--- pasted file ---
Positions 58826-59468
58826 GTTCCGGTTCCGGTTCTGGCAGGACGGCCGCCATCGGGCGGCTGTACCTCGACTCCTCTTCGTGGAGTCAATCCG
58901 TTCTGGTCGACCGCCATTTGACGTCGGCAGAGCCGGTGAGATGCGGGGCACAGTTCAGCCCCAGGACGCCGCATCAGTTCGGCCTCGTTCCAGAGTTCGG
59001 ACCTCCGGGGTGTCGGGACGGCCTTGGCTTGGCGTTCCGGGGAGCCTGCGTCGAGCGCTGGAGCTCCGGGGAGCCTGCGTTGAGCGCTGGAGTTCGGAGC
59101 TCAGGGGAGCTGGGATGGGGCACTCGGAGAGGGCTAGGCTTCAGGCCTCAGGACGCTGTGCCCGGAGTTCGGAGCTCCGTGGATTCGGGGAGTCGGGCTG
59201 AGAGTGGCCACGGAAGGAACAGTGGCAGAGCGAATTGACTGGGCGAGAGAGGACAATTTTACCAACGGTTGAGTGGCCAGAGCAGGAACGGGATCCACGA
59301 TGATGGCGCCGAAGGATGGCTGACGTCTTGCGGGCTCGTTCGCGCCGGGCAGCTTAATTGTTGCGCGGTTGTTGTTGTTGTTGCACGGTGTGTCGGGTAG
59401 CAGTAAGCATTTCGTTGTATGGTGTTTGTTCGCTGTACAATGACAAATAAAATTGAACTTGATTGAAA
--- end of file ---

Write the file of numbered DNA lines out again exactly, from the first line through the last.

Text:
Positions 58826-59468
58826 GTTCCGGTTCCGGTTCTGGCAGGACGGCCGCCATCGGGCGGCTGTACCTCGACTCCTCTTCGTGGAGTCAATCCG
58901 TTCTGGTCGACCGCCATTTGACGTCGGCAGAGCCGGTGAGATGCGGGGCACAGTTCAGCCCCAGGACGCCGCATCAGTTCGGCCTCGTTCCAGAGTTCGG
59001 ACCTCCGGGGTGTCGGGACGGCCTTGGCTTGGCGTTCCGGGGAGCCTGCGTCGAGCGCTGGAGCTCCGGGGAGCCTGCGTTGAGCGCTGGAGTTCGGAGC
59101 TCAGGGGAGCTGGGATGGGGCACTCGGAGAGGGCTAGGCTTCAGGCCTCAGGACGCTGTGCCCGGAGTTCGGAGCTCCGTGGATTCGGGGAGTCGGGCTG
59201 AGAGTGGCCACGGAAGGAACAGTGGCAGAGCGAATTGACTGGGCGAGAGAGGACAATTTTACCAACGGTTGAGTGGCCAGAGCAGGAACGGGATCCACGA
59301 TGATGGCGCCGAAGGATGGCTGACGTCTTGCGGGCTCGTTCGCGCCGGGCAGCTTAATTGTTGCGCGGTTGTTGTTGTTGTTGCACGGTGTGTCGGGTAG
59401 CAGTAAGCATTTCGTTGTATGGTGTTTGTTCGCTGTACAATGACAAATAAAATTGAACTTGATTGAAA